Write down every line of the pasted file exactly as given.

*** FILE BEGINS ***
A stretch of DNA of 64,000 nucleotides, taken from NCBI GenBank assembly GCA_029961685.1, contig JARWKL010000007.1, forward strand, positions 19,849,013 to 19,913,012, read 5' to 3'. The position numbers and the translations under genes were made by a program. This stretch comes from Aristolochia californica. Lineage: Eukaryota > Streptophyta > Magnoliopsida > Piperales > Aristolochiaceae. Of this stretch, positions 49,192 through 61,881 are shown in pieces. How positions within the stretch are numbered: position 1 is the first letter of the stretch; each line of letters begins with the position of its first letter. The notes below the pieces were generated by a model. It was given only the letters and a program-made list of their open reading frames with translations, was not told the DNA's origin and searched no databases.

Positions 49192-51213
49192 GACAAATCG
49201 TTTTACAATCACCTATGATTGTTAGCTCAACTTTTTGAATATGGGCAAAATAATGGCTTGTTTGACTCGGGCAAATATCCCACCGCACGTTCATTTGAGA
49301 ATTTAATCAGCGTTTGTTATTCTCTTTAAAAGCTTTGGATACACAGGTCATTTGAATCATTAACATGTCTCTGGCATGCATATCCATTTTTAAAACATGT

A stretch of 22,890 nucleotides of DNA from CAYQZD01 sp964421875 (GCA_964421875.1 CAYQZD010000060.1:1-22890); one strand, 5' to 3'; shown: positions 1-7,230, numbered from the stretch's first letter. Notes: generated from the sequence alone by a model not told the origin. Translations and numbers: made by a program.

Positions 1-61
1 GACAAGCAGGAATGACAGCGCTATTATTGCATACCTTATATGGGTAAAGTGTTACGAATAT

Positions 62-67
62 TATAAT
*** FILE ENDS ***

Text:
A stretch of DNA of 64,000 nucleotides, taken from NCBI GenBank assembly GCA_029961685.1, contig JARWKL010000007.1, forward strand, positions 19,849,013 to 19,913,012, read 5' to 3'. The position numbers and the translations under genes were made by a program. This stretch comes from Aristolochia californica. Lineage: Eukaryota > Streptophyta > Magnoliopsida > Piperales > Aristolochiaceae. Of this stretch, positions 49,192 through 61,881 are shown in pieces. How positions within the stretch are numbered: position 1 is the first letter of the stretch; each line of letters begins with the position of its first letter. The notes below the pieces were generated by a model. It was given only the letters and a program-made list of their open reading frames with translations, was not told the DNA's origin and searched no databases.

Positions 49192-51213
49192 GACAAATCG
49201 TTTTACAATCACCTATGATTGTTAGCTCAACTTTTTGAATATGGGCAAAATAATGGCTTGTTTGACTCGGGCAAATATCCCACCGCACGTTCATTTGAGA
49301 ATTTAATCAGCGTTTGTTATTCTCTTTAAAAGCTTTGGATACACAGGTCATTTGAATCATTAACATGTCTCTGGCATGCATATCCATTTTTAAAACATGT

A stretch of 22,890 nucleotides of DNA from CAYQZD01 sp964421875 (GCA_964421875.1 CAYQZD010000060.1:1-22890); one strand, 5' to 3'; shown: positions 1-7,230, numbered from the stretch's first letter. Notes: generated from the sequence alone by a model not told the origin. Translations and numbers: made by a program.

Positions 1-61
1 GACAAGCAGGAATGACAGCGCTATTATTGCATACCTTATATGGGTAAAGTGTTACGAATAT

Positions 62-67
62 TATAAT